Perhaps the first PMCs were indeed pirates. Some of them were also used by governments to achieve certain aims. Others went on to do their own thing and worked purely to enrich themselves regardless of the law. I think we see that today in Mexico with Los Zetas.

As Matt has pointed out, we might one day see PMC vs PMC – and that will certainly be interesting to witness.

Rgds,

Eeben

Gatvol said...

Limiting this to the current U.S. situation and in preface I will say I have never been part of one. What I see from a distance and knowing how contracts work, also having served with many that are now on the most expensive Government tit the U.S. has ever known, is bascially this:
The U.S. forms these groups by contract. Thus they are not anything more than Government contractors. The names of the companies pop up overnight after those involved have made the decisions(usually over sponsored dinner and drinks) as to what needs to be done and how much are they willing to pay with appropriate kickbacks no doubt.
The amount of money is based on the bottomless pocket of a war budget, thus the contractors are making gazillions and although the lowest denominator is making good money, he is also hanging his ass out. It is expected, as if he is not happy, problems may come back to bite someone. Also consider these contracts cover everything that releases the military from involving huge numbers of troops, thus food service to cleaning toilets to security is all done by contract. Where were they when this 17 year old Marine cleaned the outhouse, ha ha.
Those who are awarded contracts have at some point worked with or know those in Government who will be issuing the contract, and they have inside knowledge of what is needed to cross the T's and dot the I's.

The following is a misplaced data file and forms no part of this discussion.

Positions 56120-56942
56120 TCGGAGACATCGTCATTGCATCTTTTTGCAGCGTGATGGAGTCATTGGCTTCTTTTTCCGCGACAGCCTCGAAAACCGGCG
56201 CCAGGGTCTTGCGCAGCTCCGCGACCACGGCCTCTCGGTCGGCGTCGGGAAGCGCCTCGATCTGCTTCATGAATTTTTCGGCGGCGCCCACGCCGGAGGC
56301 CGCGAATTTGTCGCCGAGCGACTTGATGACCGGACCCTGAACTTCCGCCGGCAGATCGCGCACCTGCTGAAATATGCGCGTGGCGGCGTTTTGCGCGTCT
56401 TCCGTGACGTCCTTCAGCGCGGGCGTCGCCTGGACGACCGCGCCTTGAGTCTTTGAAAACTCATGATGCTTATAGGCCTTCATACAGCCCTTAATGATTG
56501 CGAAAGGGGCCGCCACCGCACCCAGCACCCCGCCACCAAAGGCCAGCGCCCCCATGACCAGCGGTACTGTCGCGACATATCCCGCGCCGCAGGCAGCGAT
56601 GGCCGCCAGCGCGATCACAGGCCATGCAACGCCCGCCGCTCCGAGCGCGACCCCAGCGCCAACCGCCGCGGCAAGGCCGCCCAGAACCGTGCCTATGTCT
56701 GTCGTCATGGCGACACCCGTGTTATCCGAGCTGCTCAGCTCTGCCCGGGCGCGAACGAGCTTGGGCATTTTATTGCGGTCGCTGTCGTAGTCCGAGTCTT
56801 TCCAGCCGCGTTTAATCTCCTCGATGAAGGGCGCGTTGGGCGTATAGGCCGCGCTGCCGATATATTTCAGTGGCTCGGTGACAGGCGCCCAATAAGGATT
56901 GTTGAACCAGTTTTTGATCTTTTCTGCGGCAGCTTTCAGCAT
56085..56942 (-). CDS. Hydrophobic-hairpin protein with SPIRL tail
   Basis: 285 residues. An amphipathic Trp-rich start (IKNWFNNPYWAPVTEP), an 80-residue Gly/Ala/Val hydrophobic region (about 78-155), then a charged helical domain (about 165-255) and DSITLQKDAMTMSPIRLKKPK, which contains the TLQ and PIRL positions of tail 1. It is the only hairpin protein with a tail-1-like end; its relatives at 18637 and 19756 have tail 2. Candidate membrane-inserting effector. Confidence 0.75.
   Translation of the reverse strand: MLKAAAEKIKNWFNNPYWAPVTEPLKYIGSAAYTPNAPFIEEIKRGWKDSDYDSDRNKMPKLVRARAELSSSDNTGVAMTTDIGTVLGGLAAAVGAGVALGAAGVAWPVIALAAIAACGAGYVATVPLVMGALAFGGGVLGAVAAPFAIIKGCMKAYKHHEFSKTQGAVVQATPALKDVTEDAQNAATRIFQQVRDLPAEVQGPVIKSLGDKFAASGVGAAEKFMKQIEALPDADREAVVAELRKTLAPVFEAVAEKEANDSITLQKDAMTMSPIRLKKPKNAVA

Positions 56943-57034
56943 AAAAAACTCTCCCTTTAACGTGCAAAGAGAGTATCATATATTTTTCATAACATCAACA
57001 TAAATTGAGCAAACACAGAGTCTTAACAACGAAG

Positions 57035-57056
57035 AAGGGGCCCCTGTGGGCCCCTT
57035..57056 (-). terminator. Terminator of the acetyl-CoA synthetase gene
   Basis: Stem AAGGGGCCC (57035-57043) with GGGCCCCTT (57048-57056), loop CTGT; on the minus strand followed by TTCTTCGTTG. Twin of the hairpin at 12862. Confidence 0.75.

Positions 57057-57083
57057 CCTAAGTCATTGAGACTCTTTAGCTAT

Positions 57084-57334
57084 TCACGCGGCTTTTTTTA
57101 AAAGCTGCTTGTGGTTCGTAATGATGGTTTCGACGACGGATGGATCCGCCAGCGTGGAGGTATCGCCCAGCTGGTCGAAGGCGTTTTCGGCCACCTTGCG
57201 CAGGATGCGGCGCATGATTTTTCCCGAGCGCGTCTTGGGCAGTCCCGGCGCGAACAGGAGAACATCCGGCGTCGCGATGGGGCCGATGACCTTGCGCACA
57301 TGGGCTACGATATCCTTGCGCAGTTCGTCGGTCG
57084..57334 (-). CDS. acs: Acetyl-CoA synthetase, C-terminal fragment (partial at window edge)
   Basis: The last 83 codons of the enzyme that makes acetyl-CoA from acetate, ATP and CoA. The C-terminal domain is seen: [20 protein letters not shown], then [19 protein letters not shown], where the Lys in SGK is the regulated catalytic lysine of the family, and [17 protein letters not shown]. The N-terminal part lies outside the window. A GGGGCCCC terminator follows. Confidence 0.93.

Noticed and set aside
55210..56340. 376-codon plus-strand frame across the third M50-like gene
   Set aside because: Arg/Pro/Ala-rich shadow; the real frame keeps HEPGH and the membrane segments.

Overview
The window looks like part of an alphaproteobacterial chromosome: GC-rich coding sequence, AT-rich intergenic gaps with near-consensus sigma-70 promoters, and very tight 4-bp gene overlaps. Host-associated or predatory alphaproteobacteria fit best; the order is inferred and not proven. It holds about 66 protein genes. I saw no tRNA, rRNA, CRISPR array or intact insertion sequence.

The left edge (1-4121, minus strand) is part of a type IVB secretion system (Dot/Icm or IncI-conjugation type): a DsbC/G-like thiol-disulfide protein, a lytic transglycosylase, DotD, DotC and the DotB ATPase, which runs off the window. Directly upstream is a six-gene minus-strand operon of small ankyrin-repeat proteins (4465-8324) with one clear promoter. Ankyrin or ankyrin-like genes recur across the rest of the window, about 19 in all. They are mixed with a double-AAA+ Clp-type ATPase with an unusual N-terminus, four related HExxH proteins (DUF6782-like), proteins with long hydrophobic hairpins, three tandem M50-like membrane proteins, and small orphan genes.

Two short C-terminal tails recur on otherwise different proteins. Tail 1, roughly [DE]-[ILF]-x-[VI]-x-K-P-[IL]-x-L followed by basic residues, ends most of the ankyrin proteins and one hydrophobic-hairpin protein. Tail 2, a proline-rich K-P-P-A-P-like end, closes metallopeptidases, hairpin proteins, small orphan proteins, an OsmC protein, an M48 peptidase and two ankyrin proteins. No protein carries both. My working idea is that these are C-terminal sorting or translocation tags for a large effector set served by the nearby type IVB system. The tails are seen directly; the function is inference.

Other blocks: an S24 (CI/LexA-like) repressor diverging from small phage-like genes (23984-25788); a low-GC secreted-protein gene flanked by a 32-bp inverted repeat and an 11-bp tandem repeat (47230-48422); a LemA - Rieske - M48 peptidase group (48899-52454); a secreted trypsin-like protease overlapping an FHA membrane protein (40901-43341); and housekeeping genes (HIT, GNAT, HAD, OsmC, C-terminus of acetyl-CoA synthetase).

They carry weapons and do the bidding of the Government where it may be a bit politically unpopular for the Military to be shown on late night TV.
Patriotism, benefit to the people of the U.S. means F'all. Its a money making operation, nothing more, nothing less and its Big Money.
Many South Africans have cashed in on this and I think they will agree. What a windfall. BUT it keeps the bad news from coming home to upset the population as to losses of their own.
I think we should place more trust in our military as there are things in wars that the Public cannot handle and really have no need to know. The object is to win or stay on the porch at least for the military.
My opinion is that we need no contractors if the Miliary was not hampered by politicians.
If we have enough support to get involved, leave the military do the job and the media can come in when its done.
Your original eight questions are almost answered in here somewhere.
I think we should start a discussion on War Profiteering in the mess of Iraq and Aghanistan that should open some eyes.
My Rant.........

matt said...

Hey Eeben, did SOF make any disclaimer about that? I forget if I saw anything written in the article that said they had your permission or where it specifically came from. Hell, they could have at least linked to your blog here. In my opinion, that does not show favorably on SOF, and they should at least put the disclaimer and a link to Amazon.com to buy the book, or to your blog here.

They didn't even link to Free Range International when Tim wrote his article for them. Man, uncool.